Characterization of the interaction between resmethrin and calf thymus DNA in vitro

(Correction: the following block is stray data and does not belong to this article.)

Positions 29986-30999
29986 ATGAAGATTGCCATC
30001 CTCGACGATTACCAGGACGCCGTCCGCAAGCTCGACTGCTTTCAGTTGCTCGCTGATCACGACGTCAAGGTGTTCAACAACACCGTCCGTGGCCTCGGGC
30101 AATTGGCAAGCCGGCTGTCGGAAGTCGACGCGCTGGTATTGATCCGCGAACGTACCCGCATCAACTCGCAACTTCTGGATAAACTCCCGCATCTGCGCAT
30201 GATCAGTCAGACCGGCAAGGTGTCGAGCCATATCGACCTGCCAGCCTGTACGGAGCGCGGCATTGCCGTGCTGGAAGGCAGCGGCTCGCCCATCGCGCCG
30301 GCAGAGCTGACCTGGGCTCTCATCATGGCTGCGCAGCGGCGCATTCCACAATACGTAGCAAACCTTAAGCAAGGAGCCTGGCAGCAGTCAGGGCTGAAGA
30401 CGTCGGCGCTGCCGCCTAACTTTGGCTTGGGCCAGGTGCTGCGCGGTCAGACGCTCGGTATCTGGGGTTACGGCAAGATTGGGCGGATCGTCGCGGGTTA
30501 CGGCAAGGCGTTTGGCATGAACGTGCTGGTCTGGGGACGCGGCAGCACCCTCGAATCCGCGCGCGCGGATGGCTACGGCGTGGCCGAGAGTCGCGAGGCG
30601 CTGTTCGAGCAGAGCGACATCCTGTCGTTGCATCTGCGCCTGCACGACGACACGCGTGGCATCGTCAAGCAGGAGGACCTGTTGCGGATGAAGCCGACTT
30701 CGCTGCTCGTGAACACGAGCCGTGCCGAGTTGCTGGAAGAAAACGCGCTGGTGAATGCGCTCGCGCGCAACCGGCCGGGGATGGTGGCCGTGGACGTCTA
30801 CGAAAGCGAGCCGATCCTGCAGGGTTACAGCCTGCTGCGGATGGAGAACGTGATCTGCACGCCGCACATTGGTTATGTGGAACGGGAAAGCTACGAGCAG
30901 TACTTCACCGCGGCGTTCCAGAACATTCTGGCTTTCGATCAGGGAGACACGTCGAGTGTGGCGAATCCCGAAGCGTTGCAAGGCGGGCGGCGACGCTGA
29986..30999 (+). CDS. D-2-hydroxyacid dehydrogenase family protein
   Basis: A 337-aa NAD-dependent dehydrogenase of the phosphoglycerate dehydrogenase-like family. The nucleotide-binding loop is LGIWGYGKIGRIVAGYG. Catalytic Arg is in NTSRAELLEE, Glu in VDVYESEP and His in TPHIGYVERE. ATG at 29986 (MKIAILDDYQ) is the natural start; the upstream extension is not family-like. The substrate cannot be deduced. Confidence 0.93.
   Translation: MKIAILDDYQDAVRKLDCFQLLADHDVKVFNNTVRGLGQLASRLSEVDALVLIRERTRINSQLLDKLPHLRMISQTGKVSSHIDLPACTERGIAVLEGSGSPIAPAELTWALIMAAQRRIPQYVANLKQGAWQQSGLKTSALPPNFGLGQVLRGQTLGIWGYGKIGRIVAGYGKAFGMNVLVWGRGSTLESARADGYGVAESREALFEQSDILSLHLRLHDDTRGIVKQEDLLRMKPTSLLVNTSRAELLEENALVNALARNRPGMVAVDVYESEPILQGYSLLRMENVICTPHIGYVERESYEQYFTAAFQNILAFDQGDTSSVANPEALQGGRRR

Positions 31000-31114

Resmethrin (RES) is a synthetic pyrethroid insecticide widely used to control pests in agriculture, but it may cause potential hazards to human health. The characteristics of the binding of RES with calf thymus DNA (ctDNA) were investigated in a physiological buffer (pH 7.4) by multiple spectroscopic methods combined with ctDNA melting and viscosity measurements, multivariate curve resolution-alternating least-squares (MCR-ALS) chemometrics and the molecular docking technique. The concentration profiles and the pure spectra for the reactive species (RES, ctDNA and RES–ctDNA complex), obtained through decomposing the augmented UV-vis spectral data matrix by the MCR-ALS approach, indicated that RES could bind to ctDNA and the reaction process could be quantitatively monitored. The RES molecules bound to ctDNA by groove binding, as evidenced by the negligible changes in the ctDNA melting temperature, viscosity and iodide quenching effect and the increase in the single-stranded DNA quenching effect. Fluorescence titration data indicated that the complexation of RES with ctDNA was mainly driven by hydrogen bonds and van der Waals forces, and had strong affinity. The changes in the Fourier transform infrared spectra of ctDNA suggested that RES molecules preferentially bound to the G–C region of ctDNA, which was consistent with the prediction of the molecular docking. The circular dichroism spectral analysis indicated that RES induced a decrease in the right-handed helicity of ctDNA. The DNA cleavage assay showed that RES did not cleave the pUC18 plasmid DNA. This study offers a comprehensive picture of RES–ctDNA interaction, which may provide insights into the toxicological effect of the insecticide.